• raster_names: an array of rasters with optional raster_population and limit_buffer where applicable. For our research we apply the buffer limit of 50 to the global study.
  • buffers: an array of buffers for neighbour computations
  • agg_levels: an array of aggregation levels

parameters > d-export: these are the parameters expanded to generate bash scripts and query templates for GBMI data export

  • databases: an array of databases
  • raster_names: an array of rasters with optional raster_population and limit_buffer where applicable.
  • agg_levels: an array of aggregation levels

GBMI Process

PostgreSQL configurations

Before starting the GBMI process, please configure postgresql credentials in .pgpass and/or pg_hba.conf so the scripts can be run without being prompted for password.

The scripts are organized according to the following sections:

  • Database setup (a-db-setup)
  • OSM loading, global administrative boundaries and raster setup (b-osm-raster-gadm)
  • Misc scripts that analyze the building height and levels validity, and building tag value frequencies (c0-misc)
  • GBMI tables (c1-gbmi)
  • GBMI export templates and scripts (d-export)

Section a: PostGIS and OpenStreetMap Database Setup

The first step of the GBMI process is to create neccesary databases for each geographical scope, set up schemas, users and user privileges. The bash scripts and queries under this sections are generated based on the configurations in the config.json.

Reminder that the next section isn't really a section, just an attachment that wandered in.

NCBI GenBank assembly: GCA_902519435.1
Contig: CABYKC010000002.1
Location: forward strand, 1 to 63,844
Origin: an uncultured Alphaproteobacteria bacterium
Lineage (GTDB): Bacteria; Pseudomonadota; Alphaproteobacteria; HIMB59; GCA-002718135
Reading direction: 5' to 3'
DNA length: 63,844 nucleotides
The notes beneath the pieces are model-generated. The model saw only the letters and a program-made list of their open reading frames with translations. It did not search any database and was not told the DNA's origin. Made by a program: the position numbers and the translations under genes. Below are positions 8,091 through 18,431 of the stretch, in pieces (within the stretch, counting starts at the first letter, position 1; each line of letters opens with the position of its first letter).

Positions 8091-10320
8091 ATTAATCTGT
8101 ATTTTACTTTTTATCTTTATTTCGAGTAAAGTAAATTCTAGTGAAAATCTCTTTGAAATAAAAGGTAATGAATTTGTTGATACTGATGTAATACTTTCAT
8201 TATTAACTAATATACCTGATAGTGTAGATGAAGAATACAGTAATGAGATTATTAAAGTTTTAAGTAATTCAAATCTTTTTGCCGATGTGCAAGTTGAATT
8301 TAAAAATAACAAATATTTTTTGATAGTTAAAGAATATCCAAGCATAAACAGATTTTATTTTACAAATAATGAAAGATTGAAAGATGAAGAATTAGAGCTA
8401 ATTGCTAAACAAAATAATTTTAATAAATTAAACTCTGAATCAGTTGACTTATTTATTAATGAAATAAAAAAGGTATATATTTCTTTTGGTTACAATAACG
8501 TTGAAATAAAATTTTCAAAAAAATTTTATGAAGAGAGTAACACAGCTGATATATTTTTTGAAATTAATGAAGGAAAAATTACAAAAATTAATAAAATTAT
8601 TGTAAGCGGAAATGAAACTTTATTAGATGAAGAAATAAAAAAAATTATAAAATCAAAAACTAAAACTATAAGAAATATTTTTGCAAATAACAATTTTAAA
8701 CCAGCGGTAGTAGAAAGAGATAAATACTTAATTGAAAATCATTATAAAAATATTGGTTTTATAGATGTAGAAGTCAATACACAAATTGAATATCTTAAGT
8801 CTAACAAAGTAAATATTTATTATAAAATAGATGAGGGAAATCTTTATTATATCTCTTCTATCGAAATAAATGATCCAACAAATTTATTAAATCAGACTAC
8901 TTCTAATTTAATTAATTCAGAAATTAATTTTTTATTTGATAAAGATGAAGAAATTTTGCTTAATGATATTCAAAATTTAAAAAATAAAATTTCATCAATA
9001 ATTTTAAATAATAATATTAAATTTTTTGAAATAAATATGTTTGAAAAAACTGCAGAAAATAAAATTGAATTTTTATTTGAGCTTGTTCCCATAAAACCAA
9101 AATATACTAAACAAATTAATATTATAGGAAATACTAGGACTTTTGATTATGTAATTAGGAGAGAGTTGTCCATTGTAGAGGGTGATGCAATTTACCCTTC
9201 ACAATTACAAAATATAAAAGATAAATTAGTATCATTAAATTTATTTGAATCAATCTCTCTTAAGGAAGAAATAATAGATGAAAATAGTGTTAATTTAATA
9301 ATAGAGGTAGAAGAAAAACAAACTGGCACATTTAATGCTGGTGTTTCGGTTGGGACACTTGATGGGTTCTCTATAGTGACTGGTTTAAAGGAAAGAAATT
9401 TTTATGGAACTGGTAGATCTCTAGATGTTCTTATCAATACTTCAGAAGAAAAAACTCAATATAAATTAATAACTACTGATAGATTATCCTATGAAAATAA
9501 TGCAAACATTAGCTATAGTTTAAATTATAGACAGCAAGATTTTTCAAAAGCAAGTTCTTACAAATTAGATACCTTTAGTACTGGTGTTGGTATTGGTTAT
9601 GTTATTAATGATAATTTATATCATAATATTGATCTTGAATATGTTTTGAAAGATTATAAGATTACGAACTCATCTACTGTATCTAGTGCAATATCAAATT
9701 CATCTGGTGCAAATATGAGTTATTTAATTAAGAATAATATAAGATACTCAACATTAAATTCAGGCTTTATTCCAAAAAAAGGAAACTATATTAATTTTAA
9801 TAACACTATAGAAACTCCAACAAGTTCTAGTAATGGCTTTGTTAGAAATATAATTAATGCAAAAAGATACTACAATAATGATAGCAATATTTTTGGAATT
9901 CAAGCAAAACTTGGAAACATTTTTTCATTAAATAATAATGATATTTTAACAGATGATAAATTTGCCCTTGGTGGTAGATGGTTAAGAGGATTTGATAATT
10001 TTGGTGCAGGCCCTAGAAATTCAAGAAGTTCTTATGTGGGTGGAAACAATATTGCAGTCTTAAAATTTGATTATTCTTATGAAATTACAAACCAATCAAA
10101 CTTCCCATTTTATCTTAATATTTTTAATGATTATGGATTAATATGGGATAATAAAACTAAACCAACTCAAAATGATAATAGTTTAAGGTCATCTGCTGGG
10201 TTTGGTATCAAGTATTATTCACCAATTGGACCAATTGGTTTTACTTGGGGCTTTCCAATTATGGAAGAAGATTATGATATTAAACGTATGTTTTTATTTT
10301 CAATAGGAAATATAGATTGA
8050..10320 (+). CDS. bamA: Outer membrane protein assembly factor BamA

The bash scripts and queries under this section are to perform the following tasks:

  • create a database to host the openstreetmap data and install PostGIS and other necessary extensions
  • install these extensions: postgis, hstore, fuzzystrmatch, postgis_tiger_geocoder, postgis_topology
  • set up necessary schemas as configured in the configuration
  • create new users, if specified in the configuration, that set up privileges accordingly

Section b: Openstreetmap, Global Administrative Boundaries and Rasters

In this section, the scripts loads the Openstreetmap data, the GADM shapefiles and selected raster systems from the specified source directory in config.json.

OpenStreetMap

The OSM data are downloaded from Geofabrik server. If the scope/area of interest are not directly available, the larger area of the corresponding city/region is downloaded and further extracted using the osmium-tool program.

The extracted OSM is then loaded to PostGIS via osm2pgsql command.

GADM

To map the rasters and osm data to country, province/state, city/town etc more comprehensively, we use the Global Database of Global Administrative Areas. The GADM data is available in GeoPKG and Shapefile format. The GADM data can be downloaded from here.

The shapefile is then loaded to the PostGIS database via shp2pgsql command.

After the GADM shapefile is loaded, we subsequently compute the agggreated area and geometry of the administrative boundaries at admin level zero (country) through 5.